The years immediately following the Second World War marked the
development of Giacometti's mature style, as he moved away from the
Surrealist experiments in which he had been engaged during the early
1930s and focused on the haunting, attenuated figures which would
occupy him for the majority of his career. Like many of his
contemporaries, Giacometti fled the Paris studio he shared with his
brother Diego in 1942 and spent the remainder of the war years in his
native Switzerland. He returned to Paris in late 1945, eager to
return to his pursuit of representational art based on study from
By 1935, Giacometti had separated himself from the Surrealist movement following five years of intense involvement with André Masson, Max
Ernst and Joan Miró. These avant-garde artists, along with the
French writer Georges Bataille, had encouraged Giacometti to abandon
the more primitivist, totemic style of sculpture on which he had
focused during the late 1920s in favor of works which explored
Freudian themes of sexuality, violence, and fantasy. Giacometti threw himself headlong into the movement, creating sculptures from varied
and fragile materials such as plaster, glass, and string. Negative
space played an essential role in the creation of these sculptures,
which often conveyed disturbing themes of death (Femme à la gorge
coupée, 1932) and evocations of the artist's dreams (Palais à
quatre heures du matin, 1933). The sculptor exhibited with the
Surrealists throughout Europe and at New York's Museum of Modern Art
in 1936, however an increased interest in representation of the human
figure ultimately precipitated his departure from the group.
The post-war years between Giacometti's separation from the Surrealists and his postwar return to Paris were marked by intermittent frustration as the sculptor struggled to capture the experience of perception, with a particular focus on the optical effects of distance. During his self-imposed exile, Giacometti experimented obsessively with the creation of tiny, matchstick-like plaster representations of the human form, chiseling blocks of plaster down to virtual nothingness. "There is no escape from matter," Yves Bonnefoy has written of this sculptor's incessant explorations, "nor from the three dimensional space with which it confronts the sculptor's ambition. If he should resort to trickery, trying to use matter against matter, by exploring the infinitely small...its laws would not yield, they would simply manifest themselves differently" (in Alberto Giacometti: A Biography of his Work, Paris, 1991, p. 278). Following years of experimentation in Switzerland, Giacometti returned to Paris in the fall of 1945 clutching matchboxes filled with the fruits of his labor.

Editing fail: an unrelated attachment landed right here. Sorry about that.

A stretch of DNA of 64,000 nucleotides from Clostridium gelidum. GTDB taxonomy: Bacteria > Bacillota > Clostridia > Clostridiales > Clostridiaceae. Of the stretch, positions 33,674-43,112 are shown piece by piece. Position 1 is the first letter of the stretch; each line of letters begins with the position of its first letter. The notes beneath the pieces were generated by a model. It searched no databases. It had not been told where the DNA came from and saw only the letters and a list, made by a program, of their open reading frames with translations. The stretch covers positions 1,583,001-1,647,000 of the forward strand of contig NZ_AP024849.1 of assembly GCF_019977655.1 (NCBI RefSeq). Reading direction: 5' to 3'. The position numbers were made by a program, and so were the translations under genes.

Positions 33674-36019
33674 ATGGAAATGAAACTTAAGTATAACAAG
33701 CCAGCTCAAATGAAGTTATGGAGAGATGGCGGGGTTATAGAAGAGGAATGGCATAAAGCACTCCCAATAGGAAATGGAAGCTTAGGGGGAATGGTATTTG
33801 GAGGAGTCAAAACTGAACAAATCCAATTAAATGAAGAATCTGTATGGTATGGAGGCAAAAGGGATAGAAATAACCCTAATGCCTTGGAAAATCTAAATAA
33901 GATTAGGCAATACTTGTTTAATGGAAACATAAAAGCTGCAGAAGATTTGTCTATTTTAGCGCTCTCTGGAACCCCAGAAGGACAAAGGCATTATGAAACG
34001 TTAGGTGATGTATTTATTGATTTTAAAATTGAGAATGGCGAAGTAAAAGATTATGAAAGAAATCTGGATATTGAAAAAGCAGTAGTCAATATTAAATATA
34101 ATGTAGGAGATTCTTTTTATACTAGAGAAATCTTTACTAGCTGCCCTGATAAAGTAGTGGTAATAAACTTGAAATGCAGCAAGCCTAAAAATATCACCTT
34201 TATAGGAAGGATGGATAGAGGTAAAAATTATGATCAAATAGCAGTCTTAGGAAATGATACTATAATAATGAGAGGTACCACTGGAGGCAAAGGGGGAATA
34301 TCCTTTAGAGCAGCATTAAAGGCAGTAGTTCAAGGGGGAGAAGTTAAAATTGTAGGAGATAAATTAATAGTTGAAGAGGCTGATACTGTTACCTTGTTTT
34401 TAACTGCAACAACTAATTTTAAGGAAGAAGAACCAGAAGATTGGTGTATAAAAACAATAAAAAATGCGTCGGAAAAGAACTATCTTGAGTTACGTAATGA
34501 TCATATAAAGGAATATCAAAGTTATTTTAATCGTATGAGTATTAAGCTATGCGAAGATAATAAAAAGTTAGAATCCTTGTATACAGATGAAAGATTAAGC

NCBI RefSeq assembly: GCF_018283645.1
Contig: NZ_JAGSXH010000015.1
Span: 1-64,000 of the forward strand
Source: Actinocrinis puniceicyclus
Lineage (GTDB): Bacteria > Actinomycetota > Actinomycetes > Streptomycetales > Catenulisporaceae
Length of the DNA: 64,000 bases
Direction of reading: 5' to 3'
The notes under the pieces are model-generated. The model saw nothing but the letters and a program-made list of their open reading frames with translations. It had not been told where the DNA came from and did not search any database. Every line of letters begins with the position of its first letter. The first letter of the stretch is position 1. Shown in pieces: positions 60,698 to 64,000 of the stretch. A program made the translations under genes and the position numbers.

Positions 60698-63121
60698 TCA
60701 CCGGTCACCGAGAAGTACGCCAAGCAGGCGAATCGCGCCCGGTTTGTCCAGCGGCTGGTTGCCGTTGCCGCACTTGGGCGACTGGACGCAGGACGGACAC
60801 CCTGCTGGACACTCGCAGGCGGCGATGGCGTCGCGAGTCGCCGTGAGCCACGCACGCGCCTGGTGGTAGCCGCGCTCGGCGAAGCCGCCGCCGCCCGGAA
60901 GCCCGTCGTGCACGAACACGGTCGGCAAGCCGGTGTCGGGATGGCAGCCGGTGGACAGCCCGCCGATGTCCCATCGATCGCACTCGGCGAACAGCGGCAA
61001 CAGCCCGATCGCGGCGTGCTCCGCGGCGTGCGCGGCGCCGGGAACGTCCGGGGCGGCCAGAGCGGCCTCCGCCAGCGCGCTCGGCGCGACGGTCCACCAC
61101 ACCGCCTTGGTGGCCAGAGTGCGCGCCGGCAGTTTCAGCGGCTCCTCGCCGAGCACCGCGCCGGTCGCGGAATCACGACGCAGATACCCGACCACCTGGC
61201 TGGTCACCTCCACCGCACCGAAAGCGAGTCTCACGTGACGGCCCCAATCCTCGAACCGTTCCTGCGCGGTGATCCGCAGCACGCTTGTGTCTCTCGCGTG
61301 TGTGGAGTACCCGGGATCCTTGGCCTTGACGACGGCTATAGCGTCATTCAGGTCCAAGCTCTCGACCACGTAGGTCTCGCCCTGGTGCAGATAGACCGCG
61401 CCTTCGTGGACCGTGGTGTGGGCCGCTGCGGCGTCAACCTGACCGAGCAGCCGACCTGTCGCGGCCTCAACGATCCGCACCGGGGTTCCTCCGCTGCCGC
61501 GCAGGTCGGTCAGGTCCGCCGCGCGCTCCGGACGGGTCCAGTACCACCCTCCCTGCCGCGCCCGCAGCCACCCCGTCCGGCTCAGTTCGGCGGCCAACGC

The plaster for the present work was conceived in Switzerland or immediately following Giacometti's return to his studio at 46, rue Hippolyte-Maindron, and in its scale demonstrates the artist's newfound fascination with the miniscule as well as the reductive chiseling methods with which he had experimented during the war. The subject, Marie-Laure de Noailles, was an eccentric Parisian Viscountess who was an influential patron of the avant-garde and of Giacometti himself. Noted for her friendships with Salvador Dalí, Man Ray, and a brief romance with Jean Cocteau, Viscountess de Noailles was a longtime champion of Giacometti's work, having commissioned him in 1930 to construct a large sculpture for her summer home on the Côte d'Azur.
Of the tiny plasters and the few resultant bronzes of the mid-1940s, Bonnefoy has commented,
For sculpture was just beginning, under his very eyes, to free itself from the domination of its materiality, which kept apart the components of Being, abandoning them in space. Art will reabsorb matter, as Giacometti would say, real likeness is possible at last. But it is also true that materiality and fragmentation have not yet entirely disappeared from the little statue: whence the temptation to get smaller and smaller, to plunge as deeply as possible into the abyss within which, like gold in the alembic, Being would emerge at last through the image (ibid., p. 276).